San Francisco lawyers working pro bono brought the suit on behalf of Hans Reiser’s 12-year-old son and 11-year-old daughter. Jurors awarded $25 million for each child in addition to $10 million in punitive damages.

The children’s attorney, Arturo González of Morrison & Foerster, isn’t sure if there is any money to recover for the children. He said he brought the case in the event that Reiser has assets hidden, or develops something of financial value in the future.

“We’re very pleased that the jury agreed with the theme of our case — Nina was a wonderful person and a great mother,” González said. “Taking her life has caused immense harm to everyone who knew Nina, especially her children.”

The computer programmer claimed his wife was abusing the kids, that she had a factitious disorder by proxy – often referred to as Munchausen syndrome by proxy – where a caregiver harms or even kills someone they are in charge of in order to gain sympathy and attention. During the 2008 trial, Reiser alluded to that as well, accusing his wife of having the disease when she wanted to get their son surgery for severe hearing loss.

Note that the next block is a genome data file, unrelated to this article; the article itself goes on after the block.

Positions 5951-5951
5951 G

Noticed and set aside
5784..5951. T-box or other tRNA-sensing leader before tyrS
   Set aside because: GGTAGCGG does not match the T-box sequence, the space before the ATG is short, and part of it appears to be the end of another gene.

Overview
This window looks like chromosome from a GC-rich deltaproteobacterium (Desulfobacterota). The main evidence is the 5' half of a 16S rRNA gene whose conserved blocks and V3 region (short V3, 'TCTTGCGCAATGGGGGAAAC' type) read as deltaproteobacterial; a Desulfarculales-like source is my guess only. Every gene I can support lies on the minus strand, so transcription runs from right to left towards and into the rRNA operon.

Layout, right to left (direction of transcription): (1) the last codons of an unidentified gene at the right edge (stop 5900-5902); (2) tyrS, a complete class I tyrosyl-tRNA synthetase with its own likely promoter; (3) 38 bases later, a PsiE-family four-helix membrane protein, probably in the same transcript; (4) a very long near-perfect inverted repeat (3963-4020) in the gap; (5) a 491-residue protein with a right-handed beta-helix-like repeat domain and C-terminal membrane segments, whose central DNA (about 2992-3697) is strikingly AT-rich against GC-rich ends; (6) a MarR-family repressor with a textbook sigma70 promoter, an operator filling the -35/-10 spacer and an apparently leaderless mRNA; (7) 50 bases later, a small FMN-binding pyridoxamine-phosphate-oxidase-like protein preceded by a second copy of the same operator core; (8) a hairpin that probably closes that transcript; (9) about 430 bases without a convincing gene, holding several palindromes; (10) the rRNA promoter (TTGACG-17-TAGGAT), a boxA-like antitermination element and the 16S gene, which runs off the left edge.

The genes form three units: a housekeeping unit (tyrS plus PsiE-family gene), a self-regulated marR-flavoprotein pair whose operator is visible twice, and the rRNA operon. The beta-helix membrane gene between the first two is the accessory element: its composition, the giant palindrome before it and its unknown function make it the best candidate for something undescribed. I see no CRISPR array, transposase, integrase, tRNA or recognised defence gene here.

Nina Reiser, at age 31, was last seen alive at Hans Reiser’s house in the Oakland hills on the day of her 2006 murder, when she dropped off the once-happy couple’s two young children to stay with him the Labor Day weekend. The couple were in the middle of a contentious divorce.

Mahdi, the Messiah, Found Infecting Systems in Iran, Israel

Mahdi has targeted computers primarily in Iran and Israel, though it has also infected computers elsewhere in the Middle East. Courtesy of Seculert

Who knew that when the Messiah arrived to herald the Day of Judgment he’d first root through computers to steal documents and record conversations?

That’s what Mahdi, a new piece of spyware found targeting more than 800 victims in Iran and elsewhere in the Middle East, has been doing since last December, according to Russia-based Kaspersky Lab and Seculert, an Israeli security firm that discovered the malware.